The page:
Effect of Moderate Exercise on Proliferative Responses of Peripheral Blood Mononuclear Cells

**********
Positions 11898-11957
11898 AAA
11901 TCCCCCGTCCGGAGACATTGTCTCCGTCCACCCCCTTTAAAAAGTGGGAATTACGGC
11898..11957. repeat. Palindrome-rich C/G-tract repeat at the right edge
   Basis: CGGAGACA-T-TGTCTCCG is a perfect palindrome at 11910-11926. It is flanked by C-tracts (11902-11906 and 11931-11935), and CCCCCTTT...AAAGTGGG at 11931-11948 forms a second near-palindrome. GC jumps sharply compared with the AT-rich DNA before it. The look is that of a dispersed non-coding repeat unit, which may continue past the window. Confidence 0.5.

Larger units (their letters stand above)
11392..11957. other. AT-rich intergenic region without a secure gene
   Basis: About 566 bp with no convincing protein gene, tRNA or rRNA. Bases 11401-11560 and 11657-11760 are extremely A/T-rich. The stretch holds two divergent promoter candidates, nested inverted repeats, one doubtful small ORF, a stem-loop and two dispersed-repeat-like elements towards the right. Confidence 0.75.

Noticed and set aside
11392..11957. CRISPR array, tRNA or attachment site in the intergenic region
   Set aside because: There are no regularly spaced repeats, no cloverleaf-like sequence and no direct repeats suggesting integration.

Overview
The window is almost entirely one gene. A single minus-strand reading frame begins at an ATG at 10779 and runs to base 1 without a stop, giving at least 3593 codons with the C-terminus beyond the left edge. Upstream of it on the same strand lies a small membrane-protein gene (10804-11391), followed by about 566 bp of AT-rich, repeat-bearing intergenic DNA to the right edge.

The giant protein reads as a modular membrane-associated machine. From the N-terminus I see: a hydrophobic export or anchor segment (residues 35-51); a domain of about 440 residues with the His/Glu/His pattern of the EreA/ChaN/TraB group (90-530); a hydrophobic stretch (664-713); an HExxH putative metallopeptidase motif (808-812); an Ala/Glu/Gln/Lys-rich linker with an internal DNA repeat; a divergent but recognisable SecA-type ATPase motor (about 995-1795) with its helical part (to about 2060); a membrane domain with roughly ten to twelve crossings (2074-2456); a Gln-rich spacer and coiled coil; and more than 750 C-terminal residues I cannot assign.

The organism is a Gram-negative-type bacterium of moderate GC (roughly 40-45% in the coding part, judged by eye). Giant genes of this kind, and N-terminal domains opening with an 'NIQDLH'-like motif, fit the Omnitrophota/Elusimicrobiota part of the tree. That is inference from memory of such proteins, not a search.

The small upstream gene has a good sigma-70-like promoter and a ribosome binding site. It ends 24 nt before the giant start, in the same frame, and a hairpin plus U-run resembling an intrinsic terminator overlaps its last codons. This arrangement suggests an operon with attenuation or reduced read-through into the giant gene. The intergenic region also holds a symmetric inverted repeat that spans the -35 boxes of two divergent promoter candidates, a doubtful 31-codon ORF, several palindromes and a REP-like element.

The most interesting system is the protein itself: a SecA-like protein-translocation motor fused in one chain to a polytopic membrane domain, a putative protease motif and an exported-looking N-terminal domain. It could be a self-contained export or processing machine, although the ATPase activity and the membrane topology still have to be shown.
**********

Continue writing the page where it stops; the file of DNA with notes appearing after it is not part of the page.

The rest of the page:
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We studied the effects of 30 minutes of exercise on T lymphocyte counts and proliferative responses of peripheral blood mononuclear cells (PBMC) in 25 runners. Exercise resulted in a T lymphocytosis in the immediate post-exercise period in all subjects (p < 0.001), and reduced CD4+/CD8+ ratios in 22/25 subjects (p = 0.001). The change was due primarily to a 2.2-fold increase in CD8+ cells (p < 0.001). Exercise also reduced PBMC mitogenic responses to phytohemagglutinin (PHA) in 13/14 subjects (p = 0.049), and to pokeweed mitogen (PWM) in 11/14 subjects (p = 0.022), but not to concanavalin A. Postrun sera from 5 of 6 subjects inhibited PHA but not PWM responses of resting autologous PBMC with normal CD4+/CD8+ ratios (p < or = 0.05): indomethacin and monocyte depletion blocked the serum inhibition (p = 0.003, p = 0.0006, respectively). We conclude that post-exercise suppression of mitogenic responses to PHA is due to the release of a serum factor(s) capable of inducing prostaglandin synthesis by circulating monocytes, whereas exercise-induced suppression of PWM responses depends primarily on the reversal of CD4+/CD8+ ratios.

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